The legitimacy paradox is what I always here from my friend and others like him. That Castro is in power because of policies perpetuated by the U.S. that his government retains legitimacy because he can always vilify the U.S. This is absurd. It is the equivalent of blaming the victim. The Cuban people submit to Castro because of fear and intimidation, most do not buy his speeches about Yankee aggression. Castro's power is derived from his ability to distribute goods and services to the people. He is a caudillo. Lowering trade restrictions only gives him more spoils to distribute. Can you deny that the only liberalization of the Cuban economy came on the heels of the collapse of the Soviet bloc, when resources were scarce?

What really amazes me is the way you generalize about Cuban politicians. Surely there have been a fair share of corrupt Cuban politicians but to imply that it was Cubans who turned Miami into a banana republic is just plain false. There were not any Cubans in prominent political offices when Johnny Jones, the black school board commissioner used public funds to fixture his bathrooms with gold hardware. You give the example of Hialeah's mayor Raul Martinez as someone who was convicted and returned to office. You fail to mention that he won his appeal and the charges against him were eventually dropped. Take the case of Alcee Hastings a black federal judge that was impeached in 1988 and convicted of conspiracy to accept a bribe and perjury and removed from the bench in 1989. He now serves in U.S. House of Representatives. It seems that Cubans are not the only people who will give disgraced politicians a second chance. Here are a few more non-Hispanic politicians in south Florida that have been found to be corrupt.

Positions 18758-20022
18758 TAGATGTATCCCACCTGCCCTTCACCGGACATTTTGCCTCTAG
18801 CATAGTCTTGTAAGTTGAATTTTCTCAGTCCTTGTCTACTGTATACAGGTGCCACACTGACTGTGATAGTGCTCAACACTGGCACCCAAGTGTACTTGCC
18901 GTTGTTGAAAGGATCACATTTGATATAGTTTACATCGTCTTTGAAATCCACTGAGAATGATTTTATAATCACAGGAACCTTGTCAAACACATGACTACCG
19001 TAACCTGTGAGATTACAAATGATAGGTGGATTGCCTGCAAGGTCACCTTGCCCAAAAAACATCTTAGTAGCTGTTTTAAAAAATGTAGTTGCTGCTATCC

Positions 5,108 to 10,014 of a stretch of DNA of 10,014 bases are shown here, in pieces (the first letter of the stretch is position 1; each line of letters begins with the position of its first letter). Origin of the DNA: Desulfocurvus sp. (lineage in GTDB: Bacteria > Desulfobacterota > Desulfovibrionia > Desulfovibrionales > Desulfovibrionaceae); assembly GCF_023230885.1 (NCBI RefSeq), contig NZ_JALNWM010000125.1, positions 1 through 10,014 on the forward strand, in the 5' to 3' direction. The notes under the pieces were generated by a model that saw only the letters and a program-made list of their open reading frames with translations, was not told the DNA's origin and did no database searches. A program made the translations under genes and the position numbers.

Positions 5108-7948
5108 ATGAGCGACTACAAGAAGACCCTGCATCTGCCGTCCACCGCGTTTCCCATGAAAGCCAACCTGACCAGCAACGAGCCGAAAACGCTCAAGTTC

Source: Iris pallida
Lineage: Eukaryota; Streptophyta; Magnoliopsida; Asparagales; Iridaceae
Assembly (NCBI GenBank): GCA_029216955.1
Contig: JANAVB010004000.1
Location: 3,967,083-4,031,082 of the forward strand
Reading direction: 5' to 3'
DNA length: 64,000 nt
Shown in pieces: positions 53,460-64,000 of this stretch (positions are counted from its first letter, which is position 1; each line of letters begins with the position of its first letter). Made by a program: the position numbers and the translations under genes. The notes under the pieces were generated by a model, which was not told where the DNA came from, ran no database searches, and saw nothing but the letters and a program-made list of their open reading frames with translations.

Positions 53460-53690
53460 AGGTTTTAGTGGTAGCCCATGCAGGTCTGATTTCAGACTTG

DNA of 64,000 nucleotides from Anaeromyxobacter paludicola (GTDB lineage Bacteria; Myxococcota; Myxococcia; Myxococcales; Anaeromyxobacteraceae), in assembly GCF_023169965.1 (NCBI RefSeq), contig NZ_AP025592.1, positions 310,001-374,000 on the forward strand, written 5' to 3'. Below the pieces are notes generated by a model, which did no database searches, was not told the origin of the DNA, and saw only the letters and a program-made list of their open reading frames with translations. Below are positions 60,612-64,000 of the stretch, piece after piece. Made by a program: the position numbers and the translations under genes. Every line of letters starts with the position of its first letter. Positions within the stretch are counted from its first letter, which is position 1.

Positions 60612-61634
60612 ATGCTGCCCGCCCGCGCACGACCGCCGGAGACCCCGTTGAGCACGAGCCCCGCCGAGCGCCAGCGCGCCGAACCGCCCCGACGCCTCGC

• Judge Roy Gelber (bribery, kickback) White non-Hispanic GUILTY
  • Judge David Goodhart (bribery, kickback) White non-Hispanic GUILTY
  • Judge Harvey Shenberg (bribery, kickback) White non-Hispanic GUILTY
  • Metro-Dade commissioner Joe Gersten (Sought for questioning false auto theft report, smoking crack with a prostitute) White non-Hispanic FUGITIVE (Australia)
  • Former Miami Police Chief, City Manager Donald Warshaw (Taking $86,000 from police pension fund and charity.) White non-Hispanic PENDING

You mention the case of Xavier Suarez (you mistakenly call him Juarez in your paper) and how his election as Mayor of Miami was overturned because of voter fraud. You fail to mention that he was never charged in the case or that he was more than Harvard graduate, he was previously the Mayor of Miami.

You assert that any a Cuban politician who expresses minimal doubt about the rightness of the hard line position signs his own political death warrant. You give an anecdote which I assume is supposed be amusing about old ladies saying that candidate is soft on communism. Do you mean to tell me that litmus test issues do not exist for other groups? That the Jews do not use Israel as their personal litmus test? The same for blacks and affirmative action? Mexicans and immigration?